# Lösungsvorschlag Formal Methods And Functional Programming FS17: Unterschied zwischen den Versionen

## Assignment 1: Typing

a)

1) a → (a → a → b) → b

2) Not well-typed (loop)

3) (a → b, a) → b

4) Num a => [a]

b)

Γ = y:(Int → Bool), x:𝜏1
-------------- Var   ---------------- Int
Γ ⊢ y :: 𝜏5          Γ ⊢ 0 :: Int
----------------------- Var    ----------------------------------- Tuple
Γ ⊢ x :: 𝜏4 → 𝜏3              Γ ⊢ (y, 0) :: 𝜏4
---------------------- Var    ------------------------------------------------- App
Γ ⊢ y :: 𝜏3 → 𝜏2               Γ ⊢ (x (y, 0)) :: 𝜏3
----------------------------------------------------------- App             ------------------- Var
Γ ⊢ y(x (y,0)) :: 𝜏2                                                 x:Int ⊢ x :: Int
------------------------------------------ Abs                   --------------------------- iszero
y:(Int → Bool) ⊢ λx. y(x (y,0)) :: 𝜏0                           x:Int ⊢ iszero x :: Bool
--------------------------------------------- Abs               -------------------------------- Abs
⊢ (λy. λx. y(x (y,0))) :: (Int → Bool) → 𝜏0                     ⊢ (λx. iszero x) :: Int → Bool
------------------------------------------------------------------------------------------------ App
⊢ (λy. λx. y(x (y,0))) (λx. iszero x) :: 𝜏0

𝜏0 = 𝜏1 → 𝜏2
𝜏3 = Int
𝜏2 = Bool
𝜏1 = 𝜏4 → 𝜏3
𝜏4 = (𝜏5, Int)
𝜏5 = Int → Bool


$(\lambda y.\lambda x.y(x(y,0)))\ (\lambda x.\mathbf {iszero} \ x)::(({\text{Int}}\rightarrow {\text{Bool}},{\text{Int}})\rightarrow {\text{Int}})\rightarrow {\text{Bool}}$

## Assignment 2: Proofs about funct. programms

Statement: ∀xs::[a] xrev (xrev xs) = xs

First we prove the lemma: $\forall xs,ys,zs::[a]$ go (go xs ys) zs = go ys (xs ++ zs)

We prove it the lemma by structural induction on xs.
Let ys and zs be arbitrary and P(xs) ≡ go (go xs ys) zs = go ys (xs ++ zs)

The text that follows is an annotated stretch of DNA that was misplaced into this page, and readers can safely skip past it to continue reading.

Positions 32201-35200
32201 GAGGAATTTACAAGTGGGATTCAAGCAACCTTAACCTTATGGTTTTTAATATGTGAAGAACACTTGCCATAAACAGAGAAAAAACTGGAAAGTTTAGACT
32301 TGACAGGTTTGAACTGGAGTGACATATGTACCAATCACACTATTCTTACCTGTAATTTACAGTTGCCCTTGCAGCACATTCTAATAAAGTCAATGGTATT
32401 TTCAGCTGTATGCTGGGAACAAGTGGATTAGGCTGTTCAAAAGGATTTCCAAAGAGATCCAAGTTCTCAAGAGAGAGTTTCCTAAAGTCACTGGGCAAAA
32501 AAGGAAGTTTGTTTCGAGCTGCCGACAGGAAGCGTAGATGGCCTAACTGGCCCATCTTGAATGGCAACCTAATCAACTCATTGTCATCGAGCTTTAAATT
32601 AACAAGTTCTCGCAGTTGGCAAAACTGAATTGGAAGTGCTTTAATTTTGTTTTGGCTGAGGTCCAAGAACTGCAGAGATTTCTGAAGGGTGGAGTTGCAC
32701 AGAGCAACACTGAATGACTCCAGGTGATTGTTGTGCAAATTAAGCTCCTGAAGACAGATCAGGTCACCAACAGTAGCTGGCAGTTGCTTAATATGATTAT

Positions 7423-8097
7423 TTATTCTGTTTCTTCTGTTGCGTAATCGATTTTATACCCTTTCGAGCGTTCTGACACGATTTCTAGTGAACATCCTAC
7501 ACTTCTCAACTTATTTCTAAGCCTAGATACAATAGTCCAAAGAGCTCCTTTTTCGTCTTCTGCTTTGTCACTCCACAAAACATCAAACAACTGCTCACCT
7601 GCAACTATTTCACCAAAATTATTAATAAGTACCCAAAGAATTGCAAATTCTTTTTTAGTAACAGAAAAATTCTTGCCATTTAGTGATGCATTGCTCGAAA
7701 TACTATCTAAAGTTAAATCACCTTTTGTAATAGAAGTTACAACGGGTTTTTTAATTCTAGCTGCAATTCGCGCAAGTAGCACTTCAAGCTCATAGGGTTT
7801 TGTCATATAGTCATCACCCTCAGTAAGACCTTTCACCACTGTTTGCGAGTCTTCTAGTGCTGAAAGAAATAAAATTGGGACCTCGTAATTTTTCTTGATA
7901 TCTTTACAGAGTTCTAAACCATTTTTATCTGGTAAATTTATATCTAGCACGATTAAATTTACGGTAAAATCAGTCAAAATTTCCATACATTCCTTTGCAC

Base case P([]):
To show: go (go [] ys) = go ys ([] ++ zs)
go (go [] ys) zs = go ys zs            -- go.1
= go ys ([] ++ zs)    -- app.1

Inductive Step P(xs)→P(x:xs)
To show: go (go (x:xs) ys) zs = go ys ((xxs) ++ zs)
I.H: $\forall$xs, ys, zs :: [a] go (go xs ys) zs = go ys (xs ++ zs)
go (go (x:xs) ys) zs = go (go xs (x:ys)) zs    -- go.2
= go (x:ys) (xs ++ zs)    -- I.H
= go ys (x:(xs ++ zs))    -- go.2
= go ys (x:xs) ++ zs      -- app.2


We now show that $\forall$xs::[a] xrev (xrev xs) = xs
Let xs be arbitrary then:

xrev (xrev xs) = xrev (go xs [])      -- xrev
= go (go xs []) []     -- xrev
= go [] (xs ++ [])     -- lemma
= go [] xs             -- app_Nil
= xs                   -- go.1


QED

## Assignment 3: Fun with lists

1.

a)

group [] = []
group xs = (takeWhile p xs):group (dropWhile p xs) where p = (== head xs)


Alternative (not as elegant ;)):

group :: Eq a => [a] -> [[a]]
group [] = [[]]
group [x] = [[x]]
group (x:xs) = go [x] x xs
where
go :: Eq a => [a] -> a -> [a] -> [[a]]
go cur z []         = cur : []
go cur z (y:ys)
| z == y        = go (y:cur) y ys
| otherwise     = cur : (go [y] y ys)


b)

encode xs = zip (map head g) (map length g) where g = group xs


Alternative:

encode :: Eq a => [a] -> [(a, Int)]
encode xs = map (\ys -> (head ys, length ys)) (group xs)


c)

decode xs = concatMap rep xs where rep (x,0) = ""
rep (x,y) = x:rep (x,y-1)


Alternative (which is kind of the same):

decode :: [(a,Int)] -> [a]
decode = concat . map (\(x,y) -> (replicate y x))

{- if you're wondering what concat does: -}
concat' :: [[a]] -> [a]
concat' [] = []
concat' (x:xs) = x ++ (concat' xs)

{- if you're wondering what replicate does: -}
replicate' :: Int -> a -> [a]
replicate' x y  | x < 1     = []
| otherwise = y : (replicate' (x-1) y)


2.

a)
{-
Note: when trying this function
(ex in GHCi) rename it to
iterate' to avoid conflicts
with Prelude
-}
iterate f x = x:(iterate f (f x))


b)
looknsay = iterate flat  where flat xs = concat [[y,x] | (x,y) <- encode xs]


Alternative:

looknsay :: [[Int]]
looknsay = iterate go 
where
go y = concat (map (\(a,b) -> [b,a]) (encode y))


## Assignment 4: Navigating in rose trees

1.

a) foldRose :: (a -> b) -> ([b] -> b) -> Rose a -> b

b)

foldRose lf nf (Leaf a) = lf a
foldRose lf nf (Node ts) = nf [foldRose lf nf t | t <- ts]


Alternative:

foldRose f g (Leaf x) = f x